The hotel workers, who live here, sit in groups in one of the various small cafeteria or in The Father of the Crazy Ones pizzeria.  They play draughts and dominoes,  smoke shisha, or watch football on an outdoor television.   There’s always much laughter.   

If you are looking just for tourist sites you may wish to forget this town and head instead for El Quseir, the Wadi El Gamal National Park or Luxor (see also our Where to go page ?)  However if you need to buy a few provisions or wish to make some new friends then Marsa Alam town,  despite its’ rough and ready appearance, is the perfect place.

A building boom in Marsa Alam - parts of the town look like a vast construction  site. 
Photo Copyright 2008
A building boom – parts of the town look like a vast construction site.
Photo Copyright 2008

You might spot some interesting and well preserved old cars in any of Marsa Alam's streets. 
Photo Copyright 2008
You might spot some interesting and well preserved old cars in any of the streets.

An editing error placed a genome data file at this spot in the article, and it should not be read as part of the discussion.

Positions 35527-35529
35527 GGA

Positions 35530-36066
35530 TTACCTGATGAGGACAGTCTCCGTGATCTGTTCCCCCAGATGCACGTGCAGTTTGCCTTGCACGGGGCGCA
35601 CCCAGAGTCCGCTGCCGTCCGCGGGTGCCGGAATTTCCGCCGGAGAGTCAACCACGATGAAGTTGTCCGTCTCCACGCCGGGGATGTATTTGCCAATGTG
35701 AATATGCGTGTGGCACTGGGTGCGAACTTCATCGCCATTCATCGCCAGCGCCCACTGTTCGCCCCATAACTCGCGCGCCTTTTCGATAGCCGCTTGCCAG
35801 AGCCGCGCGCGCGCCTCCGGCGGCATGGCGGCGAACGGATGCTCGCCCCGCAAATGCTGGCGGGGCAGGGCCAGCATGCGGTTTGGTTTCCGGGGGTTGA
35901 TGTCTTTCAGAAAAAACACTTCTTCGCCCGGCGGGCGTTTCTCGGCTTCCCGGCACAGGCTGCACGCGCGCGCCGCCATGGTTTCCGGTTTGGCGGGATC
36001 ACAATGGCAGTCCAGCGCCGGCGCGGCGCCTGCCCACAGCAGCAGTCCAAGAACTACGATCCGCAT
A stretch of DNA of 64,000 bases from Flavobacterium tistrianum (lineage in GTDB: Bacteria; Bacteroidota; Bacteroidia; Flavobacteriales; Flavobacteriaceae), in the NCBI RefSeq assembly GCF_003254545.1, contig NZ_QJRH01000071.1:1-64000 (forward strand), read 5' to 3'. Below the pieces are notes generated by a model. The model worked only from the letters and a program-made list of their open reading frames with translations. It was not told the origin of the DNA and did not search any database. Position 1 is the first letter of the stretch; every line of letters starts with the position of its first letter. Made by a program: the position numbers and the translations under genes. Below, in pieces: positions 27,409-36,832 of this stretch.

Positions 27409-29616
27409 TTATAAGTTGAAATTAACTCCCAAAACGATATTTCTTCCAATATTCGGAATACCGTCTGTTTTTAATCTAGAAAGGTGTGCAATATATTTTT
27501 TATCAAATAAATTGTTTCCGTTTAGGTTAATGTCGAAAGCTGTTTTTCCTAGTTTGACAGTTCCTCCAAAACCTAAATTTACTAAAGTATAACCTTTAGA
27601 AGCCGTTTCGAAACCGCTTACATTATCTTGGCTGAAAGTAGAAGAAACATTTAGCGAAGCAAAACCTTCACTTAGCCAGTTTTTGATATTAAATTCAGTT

Photo Copyright 2008


If you prefer to stay in or close to the town you can usually few apartments and small hotels mostly located only a short walk away from the town centre. As of 11 February 2022 there were several places listed to stay on on Airbnb (not all were located in the town) including a  small flat at £14 a night which was reasonably highly rated at an average of 4.78 stars based on 19 reviews (though I’m sure about its location) and apartments of varying size within a house near the beach (but please also check its location before booking), also with an average of exactly 4.78 stars based on 18 reviews.